Below is an open letter from Michael Ashenden to Phil Liggett, in response to Liggett's appearance on Ballz Visual Radio on August 27.
August 31, 2012
Phil Liggett, MBE
I found the interview you gave Ballz Visual Radio on 27 August 2012 to be an appalling commentary on disgraced cyclist Lance Armstrong’s decision to accept the charges brought against him by USADA.
You repeatedly posed the question “Why is USADA doing this?” Not once but numerous times, as if it were some elusive mystery. The answer is simple – you could have seen this if you had read USADA’s charging letter. USADA did this because they had obtained evidence that Armstrong had used prohibited substances, had been in possession of prohibited substances, had trafficked drugs including EPO and testosterone, and had administered such drugs to others. USADA also have evidence that Armstrong assisted, encouraged, aided, abetted and covered up those antidoping rule violations.
In fact the evidence didn’t end there. USADA also discovered evidence that Johann Bruyneel (I’m sure you recognise that name, he manages the RadioShack team you spoke of during this year’s Tour de France) possessed and trafficked drugs, as well as assisted one or more anti-doping rule violations. Actually the evidence spread wider, and also implicated Pedro Celaya who is the RadioShack team doctor. Also Luis del Moral (a sports doctor working in Spain at present) and Pepi Marti who has been a team trainer associated with Armstrong’s teams for the past decade or so. And let’s not forget Michele Ferrari, who currently provides training information to cyclists. I think you’ll recognise his name?
Can you see a common thread yet, Phil? Can you see that each and every one of those individuals played a current role in sport in 2012? Isn’t that what you’d want our antidoping agencies to be doing – revealing and removing drug cheats from sport?
You failed to mention that Armstrong was still competing as a triathlete in 2012 (I know that you recognise the term ‘triathlon’ because its a sport you have commentated for in the past). But to answer your question, USADA is not doing this just because of Lance Armstrong. Instead, its about a conspiracy. You can find that word often in USADA’s charging letter. A conspiracy that has infested cycling for over a decade. A conspiracy whose filthy tentacles still strangle sport today. A conspiracy that needs to be excised like a cancerous growth.
Which brings me to another point. You said during the interview that you’ve seen people fight back and beat cancer “because of the way that Armstrong delivers his words”. You intimate that without Armstrong’s words they would have perished. Shame on you, Phil. That is a despicable, wretched suggestion which infers that those poor souls who do succumb to cancer somehow lacked the will to fight it. I am appalled that you could be so ignorant and heartless.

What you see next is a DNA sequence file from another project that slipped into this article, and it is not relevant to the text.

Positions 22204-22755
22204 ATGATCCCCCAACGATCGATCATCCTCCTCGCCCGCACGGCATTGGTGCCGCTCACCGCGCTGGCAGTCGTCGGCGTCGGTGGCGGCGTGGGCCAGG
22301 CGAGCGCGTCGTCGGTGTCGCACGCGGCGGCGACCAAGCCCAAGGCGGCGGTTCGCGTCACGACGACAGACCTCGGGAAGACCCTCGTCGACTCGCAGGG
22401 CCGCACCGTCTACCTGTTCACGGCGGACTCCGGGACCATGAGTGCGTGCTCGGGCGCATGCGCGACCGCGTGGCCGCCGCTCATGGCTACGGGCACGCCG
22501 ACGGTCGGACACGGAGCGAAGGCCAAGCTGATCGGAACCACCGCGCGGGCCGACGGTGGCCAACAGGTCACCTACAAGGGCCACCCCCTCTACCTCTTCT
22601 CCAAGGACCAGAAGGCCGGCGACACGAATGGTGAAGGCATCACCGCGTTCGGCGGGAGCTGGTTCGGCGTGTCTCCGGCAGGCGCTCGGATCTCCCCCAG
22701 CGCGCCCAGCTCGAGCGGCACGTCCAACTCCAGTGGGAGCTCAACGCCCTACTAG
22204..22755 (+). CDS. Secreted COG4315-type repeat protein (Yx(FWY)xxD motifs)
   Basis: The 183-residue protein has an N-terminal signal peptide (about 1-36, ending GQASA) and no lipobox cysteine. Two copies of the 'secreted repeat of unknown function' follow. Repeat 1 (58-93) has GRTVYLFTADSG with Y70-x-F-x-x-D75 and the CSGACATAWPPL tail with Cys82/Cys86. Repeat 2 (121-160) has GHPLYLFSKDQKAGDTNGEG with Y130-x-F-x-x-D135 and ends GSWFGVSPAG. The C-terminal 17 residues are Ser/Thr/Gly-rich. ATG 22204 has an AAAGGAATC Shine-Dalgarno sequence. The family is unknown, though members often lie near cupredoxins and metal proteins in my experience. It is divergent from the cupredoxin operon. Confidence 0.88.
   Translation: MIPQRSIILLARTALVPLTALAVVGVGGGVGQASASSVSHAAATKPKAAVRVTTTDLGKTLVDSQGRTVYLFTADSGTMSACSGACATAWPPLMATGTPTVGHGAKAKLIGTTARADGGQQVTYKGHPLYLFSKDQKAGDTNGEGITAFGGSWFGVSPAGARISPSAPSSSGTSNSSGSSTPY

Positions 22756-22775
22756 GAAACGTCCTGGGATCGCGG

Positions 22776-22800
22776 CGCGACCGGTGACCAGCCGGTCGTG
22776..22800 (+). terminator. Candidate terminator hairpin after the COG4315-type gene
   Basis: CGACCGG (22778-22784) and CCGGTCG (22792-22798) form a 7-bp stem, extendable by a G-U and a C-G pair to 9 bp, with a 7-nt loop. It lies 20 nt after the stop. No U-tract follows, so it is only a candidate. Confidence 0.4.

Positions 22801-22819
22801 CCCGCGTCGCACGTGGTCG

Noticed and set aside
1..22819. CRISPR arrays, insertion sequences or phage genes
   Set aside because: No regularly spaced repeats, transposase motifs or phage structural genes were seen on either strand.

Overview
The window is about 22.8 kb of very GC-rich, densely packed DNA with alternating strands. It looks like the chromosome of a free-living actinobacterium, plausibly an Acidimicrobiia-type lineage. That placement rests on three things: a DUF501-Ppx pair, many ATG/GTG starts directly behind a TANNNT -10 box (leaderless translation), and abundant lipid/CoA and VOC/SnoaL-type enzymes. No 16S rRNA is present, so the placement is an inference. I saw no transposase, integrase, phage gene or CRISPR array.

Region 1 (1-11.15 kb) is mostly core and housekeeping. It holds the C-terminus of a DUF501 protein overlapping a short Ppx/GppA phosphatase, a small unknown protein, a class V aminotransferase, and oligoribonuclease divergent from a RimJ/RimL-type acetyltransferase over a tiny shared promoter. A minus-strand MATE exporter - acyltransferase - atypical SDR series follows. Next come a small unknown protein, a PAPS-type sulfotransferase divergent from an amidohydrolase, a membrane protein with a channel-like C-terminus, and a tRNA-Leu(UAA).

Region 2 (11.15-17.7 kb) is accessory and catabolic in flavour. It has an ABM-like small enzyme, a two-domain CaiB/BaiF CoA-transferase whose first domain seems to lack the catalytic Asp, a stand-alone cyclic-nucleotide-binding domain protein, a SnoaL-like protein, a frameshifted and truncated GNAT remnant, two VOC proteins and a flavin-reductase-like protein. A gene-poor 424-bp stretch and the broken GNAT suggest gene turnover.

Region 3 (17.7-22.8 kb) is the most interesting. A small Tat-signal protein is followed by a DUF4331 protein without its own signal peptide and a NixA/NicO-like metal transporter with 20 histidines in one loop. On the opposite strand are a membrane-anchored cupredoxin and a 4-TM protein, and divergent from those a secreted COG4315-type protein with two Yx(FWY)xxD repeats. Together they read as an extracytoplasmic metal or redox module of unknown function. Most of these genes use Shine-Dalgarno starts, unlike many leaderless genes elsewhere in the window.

However that was not the only realm in which you displayed ignorance. You questioned USADA’s authority to act as if it was still a live question. If you are still a little foggy I would urge you re-read the decision of Judge Sam Sparks, who Armstrong asked to clarify that point. Question asked, question answered.
I also found it disconcerting that you did not know the correct name of WADA (World Anti Doping Agency, not the “World Anti Drugs Agency” as you referred to them). They have a wonderful website Phil, where you could brush up on the World Anti Doping Code under whose rules the conspirators were charged. Look carefully at Article 2.2. It describes how the ‘Use of a Prohibited Substance’ can be established by any reliable means, including witness statements. Witness statements such as those evidently given by around ten of Armstrong’s team mates and team members.
Let me just clarify a legal point for you, Phil. When you confided to the interviewer that your chum from Colorado had told you that he had been offered money to say that Armstrong doped, that is called ‘hearsay’. Its called hearsay because you didn’t hear or see what happened, your friend did. Courts don’t like hearsay evidence Phil – in fact even a newbie defense lawyer would have hearsay booted out of court in an instant. In contrast, USADA pointed out that their evidence was derived from eyewitness statements containing firsthand knowledge of the conduct. That kind of evidence is legally robust and has indeed, as you colloquially put it, been used to “hang a man for murder”. Armstrong chose not to oppose that eyewitness evidence, and I’m darned sure he could have gotten a half decent lawyer to sift out the hearsay from the eyewitness evidence…